Nothing happened today. Are you kidding me? Thomas Carlyle was born on this date in 1795 (Anniversaries and Holidays: A Calendar of Days and How to Observe Them, 1928). I don’t know about you but that seems like a significant event in the History of English Literature. Maybe this, from That Infallible Source, explains it:
Carlyle occupied a central position in Victorian culture, being considered not only, in the words of Ralph Waldo Emerson, the “undoubted head of English letters”, but a secular prophet. Posthumously, his reputation suffered as publications by his friend and disciple James Anthony Froude provoked controversy about Carlyle’s personal life, particularly his marriage to Jane Welsh Carlyle. His reputation further declined in the 20th century, as the onsets of World War I and World War II brought forth accusations that he was a progenitor of both Prussianism and fascism. Since the 1950s, extensive scholarship in the field of Carlyle Studies has improved his standing, and he is now recognised as “one of the enduring monuments of our literature who, quite simply, cannot be spared.”[
Let us see what Kunitz & Haycraft have to say (British Authors of the Nineteenth Century, 1936).
“[N]o English writer has done more to elevate and purify our ideas of life and to make us conscious that the things of the spirt are real, and that in the last resort there is no other reality.” Whether or not you agree with the sentiment, you’d think his birthday was worth a mention. I note that the date on which he died (February 5, 1881) has no mention of him either.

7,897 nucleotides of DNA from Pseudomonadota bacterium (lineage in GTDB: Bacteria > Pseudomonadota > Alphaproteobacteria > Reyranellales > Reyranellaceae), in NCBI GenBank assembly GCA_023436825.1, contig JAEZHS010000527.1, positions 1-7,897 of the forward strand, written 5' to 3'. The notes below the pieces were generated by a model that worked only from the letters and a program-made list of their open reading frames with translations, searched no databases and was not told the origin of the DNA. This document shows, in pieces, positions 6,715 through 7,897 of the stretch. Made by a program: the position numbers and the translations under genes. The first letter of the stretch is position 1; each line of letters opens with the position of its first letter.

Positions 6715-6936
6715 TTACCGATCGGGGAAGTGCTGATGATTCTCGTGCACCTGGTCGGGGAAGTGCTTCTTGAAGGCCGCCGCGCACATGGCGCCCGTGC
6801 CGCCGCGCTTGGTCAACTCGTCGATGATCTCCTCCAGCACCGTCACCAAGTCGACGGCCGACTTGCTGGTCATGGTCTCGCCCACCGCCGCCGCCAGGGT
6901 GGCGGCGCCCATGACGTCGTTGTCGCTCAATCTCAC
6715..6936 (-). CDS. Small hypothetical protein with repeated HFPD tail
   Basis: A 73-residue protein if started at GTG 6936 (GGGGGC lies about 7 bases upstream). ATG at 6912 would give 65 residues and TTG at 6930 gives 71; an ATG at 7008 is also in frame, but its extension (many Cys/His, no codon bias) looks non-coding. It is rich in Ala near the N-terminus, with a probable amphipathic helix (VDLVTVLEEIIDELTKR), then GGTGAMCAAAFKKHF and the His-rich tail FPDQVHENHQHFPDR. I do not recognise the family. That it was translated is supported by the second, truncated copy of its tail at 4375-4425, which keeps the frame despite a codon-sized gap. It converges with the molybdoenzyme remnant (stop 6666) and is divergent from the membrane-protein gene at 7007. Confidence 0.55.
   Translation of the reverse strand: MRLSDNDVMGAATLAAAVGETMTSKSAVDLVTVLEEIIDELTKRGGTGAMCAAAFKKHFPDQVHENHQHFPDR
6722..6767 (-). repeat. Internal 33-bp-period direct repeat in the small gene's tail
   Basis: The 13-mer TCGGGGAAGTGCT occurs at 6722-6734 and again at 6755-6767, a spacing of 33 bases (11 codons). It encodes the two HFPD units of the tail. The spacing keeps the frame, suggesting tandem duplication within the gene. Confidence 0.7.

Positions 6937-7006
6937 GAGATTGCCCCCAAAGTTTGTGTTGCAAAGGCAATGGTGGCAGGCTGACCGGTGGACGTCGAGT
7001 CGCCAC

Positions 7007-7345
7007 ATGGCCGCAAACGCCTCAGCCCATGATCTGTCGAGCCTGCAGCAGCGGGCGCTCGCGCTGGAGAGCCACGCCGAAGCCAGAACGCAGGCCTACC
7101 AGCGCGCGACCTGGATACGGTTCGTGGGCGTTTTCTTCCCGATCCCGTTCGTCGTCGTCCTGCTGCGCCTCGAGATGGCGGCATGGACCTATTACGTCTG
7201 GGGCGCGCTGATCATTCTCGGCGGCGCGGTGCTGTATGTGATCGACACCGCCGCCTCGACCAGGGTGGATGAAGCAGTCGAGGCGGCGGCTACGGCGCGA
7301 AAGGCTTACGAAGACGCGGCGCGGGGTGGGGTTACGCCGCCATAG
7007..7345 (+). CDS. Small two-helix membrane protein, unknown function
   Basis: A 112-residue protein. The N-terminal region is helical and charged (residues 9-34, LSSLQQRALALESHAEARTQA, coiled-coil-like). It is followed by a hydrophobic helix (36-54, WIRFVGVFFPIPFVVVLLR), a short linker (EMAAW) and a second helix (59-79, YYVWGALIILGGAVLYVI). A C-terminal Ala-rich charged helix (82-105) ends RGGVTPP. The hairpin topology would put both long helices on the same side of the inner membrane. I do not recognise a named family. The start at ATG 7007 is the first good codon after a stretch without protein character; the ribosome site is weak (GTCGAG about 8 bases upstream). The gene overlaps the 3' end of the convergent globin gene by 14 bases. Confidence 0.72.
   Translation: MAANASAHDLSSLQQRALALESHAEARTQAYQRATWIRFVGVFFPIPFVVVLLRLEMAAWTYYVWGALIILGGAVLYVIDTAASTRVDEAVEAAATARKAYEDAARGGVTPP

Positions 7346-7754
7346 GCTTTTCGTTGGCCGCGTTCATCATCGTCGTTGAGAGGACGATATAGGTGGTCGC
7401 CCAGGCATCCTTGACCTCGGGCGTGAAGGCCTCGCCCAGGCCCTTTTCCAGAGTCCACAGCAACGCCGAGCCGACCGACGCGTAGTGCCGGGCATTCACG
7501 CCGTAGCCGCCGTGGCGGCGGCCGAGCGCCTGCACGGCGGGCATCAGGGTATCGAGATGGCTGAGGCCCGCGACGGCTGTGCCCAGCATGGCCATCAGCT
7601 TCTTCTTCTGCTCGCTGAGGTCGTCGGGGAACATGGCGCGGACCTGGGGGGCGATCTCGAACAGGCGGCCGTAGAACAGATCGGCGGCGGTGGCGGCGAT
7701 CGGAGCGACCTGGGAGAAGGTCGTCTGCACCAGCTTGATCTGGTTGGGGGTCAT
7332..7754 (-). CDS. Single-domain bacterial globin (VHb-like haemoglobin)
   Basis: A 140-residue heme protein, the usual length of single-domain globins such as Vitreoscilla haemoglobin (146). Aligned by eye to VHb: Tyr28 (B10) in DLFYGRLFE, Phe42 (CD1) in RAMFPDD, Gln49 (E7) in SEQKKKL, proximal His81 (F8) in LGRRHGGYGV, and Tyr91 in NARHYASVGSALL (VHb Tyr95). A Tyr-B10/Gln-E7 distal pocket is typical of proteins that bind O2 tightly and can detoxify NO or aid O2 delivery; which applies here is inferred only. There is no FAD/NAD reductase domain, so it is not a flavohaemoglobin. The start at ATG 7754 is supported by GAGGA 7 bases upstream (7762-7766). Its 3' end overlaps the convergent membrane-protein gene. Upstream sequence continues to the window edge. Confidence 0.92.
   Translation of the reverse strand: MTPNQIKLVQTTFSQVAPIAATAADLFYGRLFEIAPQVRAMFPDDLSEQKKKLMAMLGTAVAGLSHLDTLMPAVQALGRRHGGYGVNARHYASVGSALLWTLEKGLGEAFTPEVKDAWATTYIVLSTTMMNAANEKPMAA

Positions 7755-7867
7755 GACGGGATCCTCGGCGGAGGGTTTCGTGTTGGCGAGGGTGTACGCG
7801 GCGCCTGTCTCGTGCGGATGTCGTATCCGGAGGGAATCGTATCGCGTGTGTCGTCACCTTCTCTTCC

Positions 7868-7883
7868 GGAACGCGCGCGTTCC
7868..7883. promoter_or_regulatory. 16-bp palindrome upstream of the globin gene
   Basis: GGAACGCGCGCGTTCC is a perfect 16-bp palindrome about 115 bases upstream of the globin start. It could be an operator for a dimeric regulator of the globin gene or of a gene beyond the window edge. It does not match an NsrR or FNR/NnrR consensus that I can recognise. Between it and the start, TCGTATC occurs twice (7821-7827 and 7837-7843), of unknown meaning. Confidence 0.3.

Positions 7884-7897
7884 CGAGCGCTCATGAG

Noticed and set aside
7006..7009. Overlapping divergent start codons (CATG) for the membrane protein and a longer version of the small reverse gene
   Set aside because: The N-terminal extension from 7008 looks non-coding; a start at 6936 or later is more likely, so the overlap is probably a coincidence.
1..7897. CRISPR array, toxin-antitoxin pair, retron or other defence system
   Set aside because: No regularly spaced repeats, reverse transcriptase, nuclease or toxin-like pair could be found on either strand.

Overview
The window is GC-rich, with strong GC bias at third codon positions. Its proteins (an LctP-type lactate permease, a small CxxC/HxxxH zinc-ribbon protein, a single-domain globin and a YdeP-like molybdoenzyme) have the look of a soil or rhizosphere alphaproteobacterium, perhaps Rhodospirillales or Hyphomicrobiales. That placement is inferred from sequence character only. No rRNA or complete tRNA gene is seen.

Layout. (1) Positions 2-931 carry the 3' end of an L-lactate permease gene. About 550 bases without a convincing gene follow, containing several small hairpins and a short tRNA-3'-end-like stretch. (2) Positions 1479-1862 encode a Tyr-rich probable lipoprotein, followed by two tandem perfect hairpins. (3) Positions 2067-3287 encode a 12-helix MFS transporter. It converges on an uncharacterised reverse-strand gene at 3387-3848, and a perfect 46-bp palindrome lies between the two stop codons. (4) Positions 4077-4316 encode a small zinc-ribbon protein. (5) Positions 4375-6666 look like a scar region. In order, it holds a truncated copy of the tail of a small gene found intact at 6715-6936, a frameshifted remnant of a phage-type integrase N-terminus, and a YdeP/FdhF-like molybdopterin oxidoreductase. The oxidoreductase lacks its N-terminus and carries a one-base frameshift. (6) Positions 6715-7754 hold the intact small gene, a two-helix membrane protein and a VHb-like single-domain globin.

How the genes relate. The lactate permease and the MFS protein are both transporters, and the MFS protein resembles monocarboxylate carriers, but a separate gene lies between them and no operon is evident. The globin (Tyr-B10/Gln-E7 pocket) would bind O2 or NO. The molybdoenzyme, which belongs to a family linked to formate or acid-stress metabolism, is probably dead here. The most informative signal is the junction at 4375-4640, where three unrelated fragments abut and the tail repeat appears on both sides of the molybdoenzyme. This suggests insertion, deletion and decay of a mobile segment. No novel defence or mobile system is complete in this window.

- Hermann Suderman’s The Gooseherd (part of Iolanthe’s Wedding. PG#34358)
My dear man, I’ve been listening to you now for a long while and you fill me with astonishment. You usually show–more than I do myself–an honest wish to take things as they are. Then whence all of a sudden, in making these nice observations of human emotions, do you draw this idealistic illusion of yours?
It seems to me your levelling-down democratic sentiment has been playing you a naughty trick again. You maintain, if I understand you correctly, that there is not a profound difference in the way the various social classes feel and express their feelings; while, as a matter of fact, life proves the very reverse every day. Oh, it would be beautiful as a dream if you were right. The ideals of brotherhood and equality that I, the bred-in-the-bone aristocrat–that is what you say I am–must necessarily consider mere figments of the brain, would then be reality, or, rather, have already become reality; because the bit of knowledge more or less cannot possibly produce an organic difference in men’s natures.
<– Hermann Suderman